DRUG SAMPLE DELIVERY SHOULD BE VERIFIED BY WRITTEN RECEIPT -- FDA DIVERSION GUIDANCE; MDs FAILING TO PROVIDE RECEIPTS WILL BE BARRED FROM FURTHER SAMPLING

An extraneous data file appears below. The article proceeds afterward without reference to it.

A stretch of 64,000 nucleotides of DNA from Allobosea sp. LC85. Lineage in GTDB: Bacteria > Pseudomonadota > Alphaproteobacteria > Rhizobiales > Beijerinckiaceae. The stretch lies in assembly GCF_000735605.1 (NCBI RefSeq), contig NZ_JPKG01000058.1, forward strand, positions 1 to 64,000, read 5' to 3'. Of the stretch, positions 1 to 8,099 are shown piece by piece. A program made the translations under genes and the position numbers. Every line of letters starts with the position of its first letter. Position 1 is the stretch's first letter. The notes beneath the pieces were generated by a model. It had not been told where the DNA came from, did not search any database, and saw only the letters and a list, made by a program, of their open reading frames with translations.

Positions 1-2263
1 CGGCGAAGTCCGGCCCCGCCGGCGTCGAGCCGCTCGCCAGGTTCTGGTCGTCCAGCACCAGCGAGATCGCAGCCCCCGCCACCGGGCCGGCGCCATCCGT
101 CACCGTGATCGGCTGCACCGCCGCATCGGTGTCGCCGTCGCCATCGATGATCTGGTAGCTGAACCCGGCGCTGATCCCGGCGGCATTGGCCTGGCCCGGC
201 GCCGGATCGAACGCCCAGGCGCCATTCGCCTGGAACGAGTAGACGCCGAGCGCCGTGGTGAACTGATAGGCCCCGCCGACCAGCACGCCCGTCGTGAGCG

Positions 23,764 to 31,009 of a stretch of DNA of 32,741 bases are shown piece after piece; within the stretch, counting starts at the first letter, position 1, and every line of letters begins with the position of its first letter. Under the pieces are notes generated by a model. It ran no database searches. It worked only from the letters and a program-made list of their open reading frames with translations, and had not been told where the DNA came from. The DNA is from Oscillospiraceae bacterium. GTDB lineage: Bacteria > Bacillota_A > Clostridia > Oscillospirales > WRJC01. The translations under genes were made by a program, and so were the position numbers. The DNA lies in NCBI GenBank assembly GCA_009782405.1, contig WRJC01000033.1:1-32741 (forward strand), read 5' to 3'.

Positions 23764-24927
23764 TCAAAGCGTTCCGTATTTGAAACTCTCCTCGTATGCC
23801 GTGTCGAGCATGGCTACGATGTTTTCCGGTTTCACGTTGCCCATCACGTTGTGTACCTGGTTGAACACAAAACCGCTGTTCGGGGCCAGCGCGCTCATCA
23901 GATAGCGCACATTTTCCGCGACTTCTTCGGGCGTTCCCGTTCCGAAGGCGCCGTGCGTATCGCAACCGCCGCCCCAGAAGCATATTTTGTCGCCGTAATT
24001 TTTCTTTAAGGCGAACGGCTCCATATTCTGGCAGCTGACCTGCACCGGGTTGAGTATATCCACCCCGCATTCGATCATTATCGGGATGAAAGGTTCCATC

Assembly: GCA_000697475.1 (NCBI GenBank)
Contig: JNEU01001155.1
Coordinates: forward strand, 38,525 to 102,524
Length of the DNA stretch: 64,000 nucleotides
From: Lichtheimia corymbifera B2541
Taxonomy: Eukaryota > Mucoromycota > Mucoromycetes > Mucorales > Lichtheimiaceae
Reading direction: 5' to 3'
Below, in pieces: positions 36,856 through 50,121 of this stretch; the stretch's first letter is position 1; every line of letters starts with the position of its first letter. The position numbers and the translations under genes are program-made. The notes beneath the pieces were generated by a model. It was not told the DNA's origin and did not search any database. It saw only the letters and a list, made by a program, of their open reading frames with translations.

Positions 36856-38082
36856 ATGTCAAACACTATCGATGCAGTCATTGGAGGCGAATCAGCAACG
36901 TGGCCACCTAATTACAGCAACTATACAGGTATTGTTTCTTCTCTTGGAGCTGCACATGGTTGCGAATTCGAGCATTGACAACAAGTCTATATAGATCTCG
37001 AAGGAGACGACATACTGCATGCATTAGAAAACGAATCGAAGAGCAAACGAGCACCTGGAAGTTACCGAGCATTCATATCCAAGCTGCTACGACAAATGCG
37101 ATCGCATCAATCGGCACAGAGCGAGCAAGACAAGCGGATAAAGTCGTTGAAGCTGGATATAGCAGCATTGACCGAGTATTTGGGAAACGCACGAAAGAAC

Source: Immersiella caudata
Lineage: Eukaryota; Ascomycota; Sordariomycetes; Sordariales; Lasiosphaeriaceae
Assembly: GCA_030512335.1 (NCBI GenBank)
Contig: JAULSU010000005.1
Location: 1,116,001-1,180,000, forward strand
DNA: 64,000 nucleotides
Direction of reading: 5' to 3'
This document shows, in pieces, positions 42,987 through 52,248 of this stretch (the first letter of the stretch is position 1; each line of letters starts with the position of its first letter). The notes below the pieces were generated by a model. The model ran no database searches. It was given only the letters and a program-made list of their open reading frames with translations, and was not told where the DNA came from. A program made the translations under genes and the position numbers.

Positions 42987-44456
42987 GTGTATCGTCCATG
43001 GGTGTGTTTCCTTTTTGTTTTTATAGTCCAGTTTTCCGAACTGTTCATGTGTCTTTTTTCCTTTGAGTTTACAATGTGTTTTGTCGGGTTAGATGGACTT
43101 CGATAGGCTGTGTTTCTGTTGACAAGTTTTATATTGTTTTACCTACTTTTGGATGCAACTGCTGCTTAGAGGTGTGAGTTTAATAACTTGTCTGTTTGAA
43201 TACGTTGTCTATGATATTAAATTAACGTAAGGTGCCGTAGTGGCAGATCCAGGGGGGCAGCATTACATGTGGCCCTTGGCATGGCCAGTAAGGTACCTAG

Manufacturers and wholesalers are advised to confirm all deliveries of drug samples to medical practitioners by a written receipt, FDA says in an Aug. 1 industry guidance on the implementation of the Drug Diversion Act. The guidance suggests that either the manufacturer or distributor "verify by written receipt the delivery of a drug sample by a detail person to a licensed practitioner or to the pharmacy of a hospital or health care entity receiving samples at the requests of a licensed practitioner." The agency further recommends that a medical practitioner "who is sent a sample but fails to execute a receipt be barred from receiving additional samples." FDA will accept comments on the guidance letter and the implementation of the Act up until 60 days following publication of the notice of the guidance's availability in the Federal Register. The publication date is expected to be Aug. 8. The agency plans to propose rules for the development of regulations for implementation of the law. FDA said it is asking companies and wholesalers to remove practitioners that do not supply receipts from their list of eligible sample recipients. The agency noted that it is looking for some acknowledgement that samples were received, and if practitioners do not cooperate they may be suspected of drug diversion. Manufacturers and distributors can also send samples through the mail or common carrier pursuant to a written request of a licensed practitioner and provided a written receipt is supplied to the manufacturer or distributor, the guidance says. The agency asks "that separate written requests be made for each sample or group of samples, and that open-ended or 'standing' requests not be used to order drug samples." Whether the samples are delivered by mail, common carrier, or detail person the information required in the written request form is the same: the name, address, professional title, and signature of the practitioner; the identity of the drug sample; the quantity; the name of the manufacturer or distributor of the drug sample, and the date of the request. Manufacturers and distributors must maintain all sample request forms and receipts for three years, and they must also keep a sample distribution record, the guidance says. Notification of sample loss or theft is also requested by FDA. The agency asked that it "be notified within five working days when a manufacturer or distributor becomes aware of a significant loss or theft of drug samples." The guidance states that manufacturers and distributors "shall conduct, at least annually, complete and accurate inventories of all drug samples in the possession of [their] representatives." FDA requests that the inventories be conducted by "independent personnel." PMA has proposed an industry-wide auditing system to monitor the activities and inventories of representatives. Sandoz recently revised its sample accountability system and has been looking for outside auditors to monitor its salespeople. A person or company that reports information that leads to the conviction of a representative may be entitled to a reward or "one-half the criminal fee imposed and collected, not to exceed $ 125,000." The Drug Diversion Act's requirements for the distribution of drug samples will become effective on Oct. 20, 1988, the guidance states. Requests for copies of the guidance or for further information about the Act should be directed to FDA's Division of Regulatory Affairs, Center for Drug Evaluation & Research, 5600 Fishers Lane, Rockville, Md. 20857, telephone: (301) 295-8038.
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